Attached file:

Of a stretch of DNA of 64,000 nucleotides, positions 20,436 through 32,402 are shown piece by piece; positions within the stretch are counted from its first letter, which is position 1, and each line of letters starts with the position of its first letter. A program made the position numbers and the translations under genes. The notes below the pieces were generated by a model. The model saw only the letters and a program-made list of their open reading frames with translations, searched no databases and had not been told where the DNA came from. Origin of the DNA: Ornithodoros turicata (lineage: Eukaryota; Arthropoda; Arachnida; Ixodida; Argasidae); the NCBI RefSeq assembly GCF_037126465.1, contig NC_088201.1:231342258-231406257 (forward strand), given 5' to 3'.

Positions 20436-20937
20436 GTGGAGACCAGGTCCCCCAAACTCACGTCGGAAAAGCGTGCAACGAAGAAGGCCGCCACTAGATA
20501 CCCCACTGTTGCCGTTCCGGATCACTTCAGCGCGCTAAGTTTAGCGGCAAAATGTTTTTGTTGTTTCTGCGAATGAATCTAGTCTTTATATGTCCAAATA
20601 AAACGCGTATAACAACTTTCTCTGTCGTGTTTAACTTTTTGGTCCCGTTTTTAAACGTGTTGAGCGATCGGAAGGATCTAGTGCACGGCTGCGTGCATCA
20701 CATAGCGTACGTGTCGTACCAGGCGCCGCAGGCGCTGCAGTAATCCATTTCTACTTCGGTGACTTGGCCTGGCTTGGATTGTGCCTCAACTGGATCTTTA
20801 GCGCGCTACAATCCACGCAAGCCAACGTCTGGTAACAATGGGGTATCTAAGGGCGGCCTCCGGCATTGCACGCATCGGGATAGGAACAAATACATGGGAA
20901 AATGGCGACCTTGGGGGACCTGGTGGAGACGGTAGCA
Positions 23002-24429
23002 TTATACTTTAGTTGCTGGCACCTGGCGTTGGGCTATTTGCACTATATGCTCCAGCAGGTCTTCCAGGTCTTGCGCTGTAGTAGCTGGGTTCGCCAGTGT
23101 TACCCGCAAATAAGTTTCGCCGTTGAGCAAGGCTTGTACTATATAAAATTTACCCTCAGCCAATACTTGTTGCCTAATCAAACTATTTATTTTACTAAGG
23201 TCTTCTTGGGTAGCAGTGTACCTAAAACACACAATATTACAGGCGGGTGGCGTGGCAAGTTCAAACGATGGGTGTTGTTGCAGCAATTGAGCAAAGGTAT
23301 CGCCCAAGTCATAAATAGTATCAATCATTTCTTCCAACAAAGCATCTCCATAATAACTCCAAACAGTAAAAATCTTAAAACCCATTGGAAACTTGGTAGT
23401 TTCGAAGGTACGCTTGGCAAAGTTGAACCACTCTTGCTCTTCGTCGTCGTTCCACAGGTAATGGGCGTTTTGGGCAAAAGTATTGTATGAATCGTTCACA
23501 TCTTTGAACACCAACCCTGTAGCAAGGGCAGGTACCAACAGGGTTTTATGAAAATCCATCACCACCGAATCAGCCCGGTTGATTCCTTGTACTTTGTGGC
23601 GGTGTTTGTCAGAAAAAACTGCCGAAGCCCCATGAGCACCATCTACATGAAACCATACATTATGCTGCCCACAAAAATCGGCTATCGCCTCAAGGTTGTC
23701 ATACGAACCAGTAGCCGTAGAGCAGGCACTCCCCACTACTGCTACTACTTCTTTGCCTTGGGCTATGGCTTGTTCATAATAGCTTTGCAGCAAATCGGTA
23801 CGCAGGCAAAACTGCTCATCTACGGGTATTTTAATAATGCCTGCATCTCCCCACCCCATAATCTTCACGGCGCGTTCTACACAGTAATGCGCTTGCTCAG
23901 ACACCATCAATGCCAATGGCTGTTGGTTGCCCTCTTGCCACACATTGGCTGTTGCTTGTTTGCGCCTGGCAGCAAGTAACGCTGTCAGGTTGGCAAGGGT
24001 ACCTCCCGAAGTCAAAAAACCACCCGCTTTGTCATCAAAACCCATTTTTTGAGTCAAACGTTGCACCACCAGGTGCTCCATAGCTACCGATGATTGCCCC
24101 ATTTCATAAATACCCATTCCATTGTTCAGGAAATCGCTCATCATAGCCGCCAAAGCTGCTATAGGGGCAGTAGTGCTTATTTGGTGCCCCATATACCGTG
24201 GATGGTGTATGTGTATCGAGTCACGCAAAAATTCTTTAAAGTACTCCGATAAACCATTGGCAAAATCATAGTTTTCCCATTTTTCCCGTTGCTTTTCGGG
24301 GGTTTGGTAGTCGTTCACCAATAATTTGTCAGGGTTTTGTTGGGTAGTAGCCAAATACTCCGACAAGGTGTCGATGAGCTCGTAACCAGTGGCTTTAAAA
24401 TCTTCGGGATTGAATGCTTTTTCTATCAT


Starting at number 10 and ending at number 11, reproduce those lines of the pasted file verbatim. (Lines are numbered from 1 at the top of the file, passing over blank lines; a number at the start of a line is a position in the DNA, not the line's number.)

23002 TTATACTTTAGTTGCTGGCACCTGGCGTTGGGCTATTTGCACTATATGCTCCAGCAGGTCTTCCAGGTCTTGCGCTGTAGTAGCTGGGTTCGCCAGTGT
23101 TACCCGCAAATAAGTTTCGCCGTTGAGCAAGGCTTGTACTATATAAAATTTACCCTCAGCCAATACTTGTTGCCTAATCAAACTATTTATTTTACTAAGG